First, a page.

Unusual Christmas Facts | BLOGMAS

by - 10:00

Welcome to Blogmas day 10! I don't know about you, but I love learning new things. We've all heard the typical Christmas story one too many times ya know, Mary meets Joseph, the Virgin Mary becomes pregnant with God's child Jesus, blah blah, but what about the other things? The unheard of facts. Well strap yourselves in because I've collected a little list of facts that you may be interested in...

1. Mince pies, although now mainly vegetarian, in the Victorian ages they were actually made using beef & spices. 

2. The tradition of putting tangerines at the bottom of stockings actually comes from 12th-Century French nuns who used to fill socks with fruit & nuts and leave them outside the doors of the poor as gifts.

3. Many people think that Xmas is an irreligious abbreviation, but X actually means Christ in Greek.

4. Many theologians have estimated that Christ wasn't actually born on December 25th, but rather sometime in September. 

5. The song Jingle Bells was first named One Horse Open Sleigh and was originally written to celebrate Thanksgiving. 

6. After the English Civil War, Oliver Cromwell actually banned Christmas from being celebrated from 1647 until 1660.

7. Christmas trees are actually edible (well, mostly), it's said that the needles are a great source of Vitamin C.

8. The word Christmas stems from the Old English 'Cristes Maesse' meaning 'Christ's Mass'.

9. The reason upside-down, artificial trees are sold is so that there is more room for presents under the tree. 

10. In 1947, Oslo sent London a Christmas tree as a gift to say thank you for our help in the second world war. 

11. Christmas pudding was originally soup with raisins and wine.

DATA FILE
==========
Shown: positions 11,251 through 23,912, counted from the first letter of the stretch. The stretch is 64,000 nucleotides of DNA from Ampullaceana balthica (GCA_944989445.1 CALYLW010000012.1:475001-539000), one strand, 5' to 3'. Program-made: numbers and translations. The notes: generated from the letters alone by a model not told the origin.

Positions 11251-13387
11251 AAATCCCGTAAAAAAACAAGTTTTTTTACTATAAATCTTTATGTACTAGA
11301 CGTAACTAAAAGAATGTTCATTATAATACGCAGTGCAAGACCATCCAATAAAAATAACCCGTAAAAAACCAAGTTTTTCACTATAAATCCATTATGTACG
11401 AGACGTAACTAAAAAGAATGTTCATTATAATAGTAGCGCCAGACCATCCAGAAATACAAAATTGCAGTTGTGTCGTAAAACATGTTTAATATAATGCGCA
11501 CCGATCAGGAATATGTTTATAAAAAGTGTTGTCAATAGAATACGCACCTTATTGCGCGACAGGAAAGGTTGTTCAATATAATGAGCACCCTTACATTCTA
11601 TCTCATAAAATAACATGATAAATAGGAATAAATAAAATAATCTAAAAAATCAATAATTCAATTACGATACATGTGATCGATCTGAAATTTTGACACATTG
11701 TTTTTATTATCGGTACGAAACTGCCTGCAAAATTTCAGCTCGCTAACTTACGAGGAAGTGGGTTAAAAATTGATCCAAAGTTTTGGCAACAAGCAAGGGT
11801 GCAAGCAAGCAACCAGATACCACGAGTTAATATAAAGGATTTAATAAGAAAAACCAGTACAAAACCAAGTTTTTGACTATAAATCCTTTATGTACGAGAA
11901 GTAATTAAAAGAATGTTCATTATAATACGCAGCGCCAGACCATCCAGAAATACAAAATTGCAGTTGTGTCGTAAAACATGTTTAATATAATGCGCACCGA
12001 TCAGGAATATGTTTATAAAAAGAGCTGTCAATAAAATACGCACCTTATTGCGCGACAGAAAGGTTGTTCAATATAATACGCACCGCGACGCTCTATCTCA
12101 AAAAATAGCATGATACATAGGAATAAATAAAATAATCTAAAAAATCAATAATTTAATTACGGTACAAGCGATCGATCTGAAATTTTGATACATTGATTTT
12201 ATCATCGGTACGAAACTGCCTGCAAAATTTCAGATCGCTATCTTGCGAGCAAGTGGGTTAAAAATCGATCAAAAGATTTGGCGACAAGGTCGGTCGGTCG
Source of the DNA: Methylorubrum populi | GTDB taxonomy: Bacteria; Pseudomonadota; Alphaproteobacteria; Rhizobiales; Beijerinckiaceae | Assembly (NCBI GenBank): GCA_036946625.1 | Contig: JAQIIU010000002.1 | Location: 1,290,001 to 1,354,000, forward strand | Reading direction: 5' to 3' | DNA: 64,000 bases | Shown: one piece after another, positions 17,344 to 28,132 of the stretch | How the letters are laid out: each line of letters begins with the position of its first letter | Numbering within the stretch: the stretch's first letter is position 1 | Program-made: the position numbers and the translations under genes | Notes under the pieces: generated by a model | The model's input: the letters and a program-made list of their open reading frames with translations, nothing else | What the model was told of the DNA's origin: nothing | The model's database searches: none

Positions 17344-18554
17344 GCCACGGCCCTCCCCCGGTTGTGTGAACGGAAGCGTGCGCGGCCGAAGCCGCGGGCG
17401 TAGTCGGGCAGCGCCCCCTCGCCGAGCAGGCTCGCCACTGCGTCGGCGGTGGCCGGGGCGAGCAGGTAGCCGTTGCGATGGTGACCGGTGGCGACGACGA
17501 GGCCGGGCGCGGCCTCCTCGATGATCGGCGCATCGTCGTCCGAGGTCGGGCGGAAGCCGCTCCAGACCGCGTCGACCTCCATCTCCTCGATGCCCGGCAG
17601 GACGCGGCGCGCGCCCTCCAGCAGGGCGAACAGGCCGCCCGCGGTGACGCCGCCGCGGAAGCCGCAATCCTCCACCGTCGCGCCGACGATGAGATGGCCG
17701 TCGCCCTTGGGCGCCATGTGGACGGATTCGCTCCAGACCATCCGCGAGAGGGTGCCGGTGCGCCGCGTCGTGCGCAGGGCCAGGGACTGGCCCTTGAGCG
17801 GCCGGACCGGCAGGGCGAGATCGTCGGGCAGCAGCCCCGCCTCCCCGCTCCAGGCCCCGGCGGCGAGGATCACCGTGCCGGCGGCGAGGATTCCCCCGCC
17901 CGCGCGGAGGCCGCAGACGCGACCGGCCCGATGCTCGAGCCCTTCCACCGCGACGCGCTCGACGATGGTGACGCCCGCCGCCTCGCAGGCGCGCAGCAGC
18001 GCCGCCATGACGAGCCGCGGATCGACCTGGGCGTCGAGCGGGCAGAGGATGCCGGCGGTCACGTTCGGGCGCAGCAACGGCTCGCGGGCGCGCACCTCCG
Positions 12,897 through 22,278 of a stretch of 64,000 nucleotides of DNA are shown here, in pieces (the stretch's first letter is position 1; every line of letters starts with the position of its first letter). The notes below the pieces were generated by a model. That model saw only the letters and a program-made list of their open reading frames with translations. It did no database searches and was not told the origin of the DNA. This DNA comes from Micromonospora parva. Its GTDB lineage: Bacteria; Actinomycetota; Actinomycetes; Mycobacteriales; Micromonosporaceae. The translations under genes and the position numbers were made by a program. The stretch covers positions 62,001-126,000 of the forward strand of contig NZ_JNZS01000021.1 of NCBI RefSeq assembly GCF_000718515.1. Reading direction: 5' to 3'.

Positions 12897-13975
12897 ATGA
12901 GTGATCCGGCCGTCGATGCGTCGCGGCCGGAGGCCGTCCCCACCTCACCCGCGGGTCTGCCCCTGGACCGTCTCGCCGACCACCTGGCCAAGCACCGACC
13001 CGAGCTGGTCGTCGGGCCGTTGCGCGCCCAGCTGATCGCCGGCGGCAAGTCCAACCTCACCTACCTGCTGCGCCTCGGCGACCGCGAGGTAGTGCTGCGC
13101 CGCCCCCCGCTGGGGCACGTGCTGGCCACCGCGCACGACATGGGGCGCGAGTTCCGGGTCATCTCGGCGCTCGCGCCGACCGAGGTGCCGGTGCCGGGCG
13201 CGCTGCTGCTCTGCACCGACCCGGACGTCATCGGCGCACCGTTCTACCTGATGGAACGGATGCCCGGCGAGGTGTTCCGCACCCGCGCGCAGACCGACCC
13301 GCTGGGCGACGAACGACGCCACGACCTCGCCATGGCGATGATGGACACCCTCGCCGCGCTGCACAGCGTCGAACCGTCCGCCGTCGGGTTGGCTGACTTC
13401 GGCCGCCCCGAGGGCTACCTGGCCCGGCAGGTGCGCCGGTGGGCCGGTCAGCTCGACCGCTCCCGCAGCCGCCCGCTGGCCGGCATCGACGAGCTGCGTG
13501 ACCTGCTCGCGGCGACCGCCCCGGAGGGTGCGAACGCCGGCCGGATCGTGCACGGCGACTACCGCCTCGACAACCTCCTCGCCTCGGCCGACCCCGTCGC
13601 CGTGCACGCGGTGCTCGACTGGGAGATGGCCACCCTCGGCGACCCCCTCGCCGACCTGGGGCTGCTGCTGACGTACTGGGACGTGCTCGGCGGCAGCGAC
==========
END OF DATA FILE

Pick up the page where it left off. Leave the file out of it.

12. Chocolate coins commemorate St Nicholas who used to give bags of gold coins to the poor.

13. The first Christmas to be celebrated in the UK was (apparently) in York in 521A.D.

14. It's actually a law in Greece, Italy, Spain & Germany that all workers should receive a Christmas bonus of one month's salary (and apparently I'm living in the wrong country!). 

15. Why green, red & gold? Green is a symbol of life & rebirth, red symbolises the blood of Christ and gold represents light, wealth & royalty.

16. The popular phrase "Bah Humbug" was almost "Bah Christmas", and the lovable character Tiny Tim was almost named Little Fred, until Charles Dickens changed them last minute. 

17. Christmas trees are usually grown for 15 years before they're sold.

18. Japanese people typically eat KFC as their Christmas dinner due to a very successful ad campaign from 40 years ago. 

19. In 350A.D., Pope Julius I, bishop of Rome, proclaimed December 25th the official celebration date for the birth of Christ. 

20. Some zoos accept donated Christmas trees as food to feed their animals. 

21. For a large part of Sweden's population, it has been a tradition to watch Donald Duck cartoons on Christmas Eve since 1960. 

22. In 1867, a Boston industrialist heard Charles Dickens' A Christmas Carol and felt so moved by the story that he shut down his factory on Christmas Day, giving his workers the day off and also gifting them all a turkey.

23. Nearly all of the most popular Christmas songs were written by Jewish people, including 'Winter Wonderland' & 'The Christmas Song'. 

24. On Christmas Day in 1914, a truce was held between Germany & Britain. They decorated their shelters, exchanged gifts and crossed no man's land to play a game of football together. (I know everyone knows this one, but it's such a wonderful story)


Thank you for reading Blogmas day 10! Check out my other posts and remember to sign up to my email subscription to make sure that you don't miss a post! Thank you.

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Caitlin x

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  1. I think I preffer the version of mince pie we have nowdays! Hahaha xx

  2. I love posts like this! They're so fascinating and you can always learn something new xx


  3. If this is the case then I'm definitely living in the wrong country too!